THE HAGUE (Reuters) - The prosecutor of the International Criminal Court on Monday asked judges to approve war crimes and crimes against humanity charges against a man suspected of committing atrocities in Timbuktu in Mali.
Al Hassan Ag Abdoul Aziz is suspected of crimes including destroying cultural monuments and enforcing policies that led to the sexual enslavement of women and girls, allegedly committed while he acted as the de-facto chief of Islamic police in Timbuktu during a 2012-2013 rebel takeover of the city.
In a hearing to determine whether her case against Al Hassan can proceed, Prosecutor Fatou Bensouda argued that he bore important responsibility for abuses of the civilian population during the 2012-2013 conflict in northern Mali.
After the Ansar Dine Islamist rebel group took control of Timbuktu, civilians “were subjected to a climate of constant fear and repression,” Bensouda told judges.
“In fact all aspects of life were restricted and disobedience lead to severe punishment.”
But lawyers for Al Hassan said he was innocent of wrongdoing and his case should be dismissed before it begins.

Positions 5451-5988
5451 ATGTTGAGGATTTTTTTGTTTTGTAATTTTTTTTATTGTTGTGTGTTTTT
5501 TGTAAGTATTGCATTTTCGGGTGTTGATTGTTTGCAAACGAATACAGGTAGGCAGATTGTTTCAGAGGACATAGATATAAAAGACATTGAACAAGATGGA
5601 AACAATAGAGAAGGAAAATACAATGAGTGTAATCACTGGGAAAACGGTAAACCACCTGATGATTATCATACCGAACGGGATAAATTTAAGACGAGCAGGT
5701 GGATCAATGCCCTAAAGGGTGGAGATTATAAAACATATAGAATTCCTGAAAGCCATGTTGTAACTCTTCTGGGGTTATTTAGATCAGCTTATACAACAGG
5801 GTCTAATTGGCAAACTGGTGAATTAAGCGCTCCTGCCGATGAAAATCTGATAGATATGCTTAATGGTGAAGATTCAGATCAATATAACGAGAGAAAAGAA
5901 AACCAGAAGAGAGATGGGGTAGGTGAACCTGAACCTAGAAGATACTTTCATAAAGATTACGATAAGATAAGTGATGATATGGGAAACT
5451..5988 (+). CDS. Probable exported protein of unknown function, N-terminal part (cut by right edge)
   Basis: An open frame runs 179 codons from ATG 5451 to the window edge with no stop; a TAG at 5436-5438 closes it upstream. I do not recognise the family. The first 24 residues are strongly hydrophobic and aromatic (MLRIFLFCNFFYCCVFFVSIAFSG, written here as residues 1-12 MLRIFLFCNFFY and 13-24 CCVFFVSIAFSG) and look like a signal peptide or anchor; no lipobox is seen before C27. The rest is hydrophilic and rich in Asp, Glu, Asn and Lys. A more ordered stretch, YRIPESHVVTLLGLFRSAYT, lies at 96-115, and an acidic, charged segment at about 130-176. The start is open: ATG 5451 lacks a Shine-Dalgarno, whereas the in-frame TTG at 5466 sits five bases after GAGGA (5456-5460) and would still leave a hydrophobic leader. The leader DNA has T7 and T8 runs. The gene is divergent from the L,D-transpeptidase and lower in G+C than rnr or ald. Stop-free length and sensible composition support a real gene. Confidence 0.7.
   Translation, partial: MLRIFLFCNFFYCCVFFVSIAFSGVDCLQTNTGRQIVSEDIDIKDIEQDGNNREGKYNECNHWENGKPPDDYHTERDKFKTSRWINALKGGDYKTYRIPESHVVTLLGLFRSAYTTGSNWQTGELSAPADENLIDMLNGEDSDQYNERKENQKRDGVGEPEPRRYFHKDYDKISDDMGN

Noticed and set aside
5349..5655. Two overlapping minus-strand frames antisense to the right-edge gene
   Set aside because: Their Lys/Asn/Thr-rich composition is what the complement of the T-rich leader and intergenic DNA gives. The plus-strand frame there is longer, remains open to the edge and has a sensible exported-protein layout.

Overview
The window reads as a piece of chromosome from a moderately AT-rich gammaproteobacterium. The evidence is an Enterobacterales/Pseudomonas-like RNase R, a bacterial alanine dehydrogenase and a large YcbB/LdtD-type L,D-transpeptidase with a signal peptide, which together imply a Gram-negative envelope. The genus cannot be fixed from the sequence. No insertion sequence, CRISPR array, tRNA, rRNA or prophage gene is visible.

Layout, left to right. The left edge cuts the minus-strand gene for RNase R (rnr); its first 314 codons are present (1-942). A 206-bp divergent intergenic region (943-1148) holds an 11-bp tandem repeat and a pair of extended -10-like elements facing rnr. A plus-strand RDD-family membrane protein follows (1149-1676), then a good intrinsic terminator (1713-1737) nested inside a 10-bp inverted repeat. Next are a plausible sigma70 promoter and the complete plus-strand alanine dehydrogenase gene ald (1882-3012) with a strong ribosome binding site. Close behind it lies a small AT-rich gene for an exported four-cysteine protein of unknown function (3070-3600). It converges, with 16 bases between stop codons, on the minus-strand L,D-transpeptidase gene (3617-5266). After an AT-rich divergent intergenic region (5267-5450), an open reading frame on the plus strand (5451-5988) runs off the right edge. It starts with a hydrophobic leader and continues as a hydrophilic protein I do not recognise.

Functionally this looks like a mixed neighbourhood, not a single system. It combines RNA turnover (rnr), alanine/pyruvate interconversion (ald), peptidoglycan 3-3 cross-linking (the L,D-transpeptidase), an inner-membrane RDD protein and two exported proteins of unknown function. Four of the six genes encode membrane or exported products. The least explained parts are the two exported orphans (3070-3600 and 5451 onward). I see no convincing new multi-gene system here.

Defence lawyer Melinda Taylor said the prosecution had conducted its investigation “with its eyes wide shut” and failed to disclose evidence that could potentially exonerate Al Hassan.
Judges have not yet set a date for a decision.
Al Hassan is the second suspect from Mali appearing before the ICC. In 2017 fellow Ansar Dine member Ahmad al-Faqi al-Mahdi pleaded guilty to the destruction of cultural heritage for his participation in smashing Timbuktu mausoleums. He was sentenced to nine years in prison.
Al-Mahdi is expected to appear as a witness against Al Hassan if the charges against him are confirmed.
Reporting by Stephanie van den Berg, Editing by William Maclean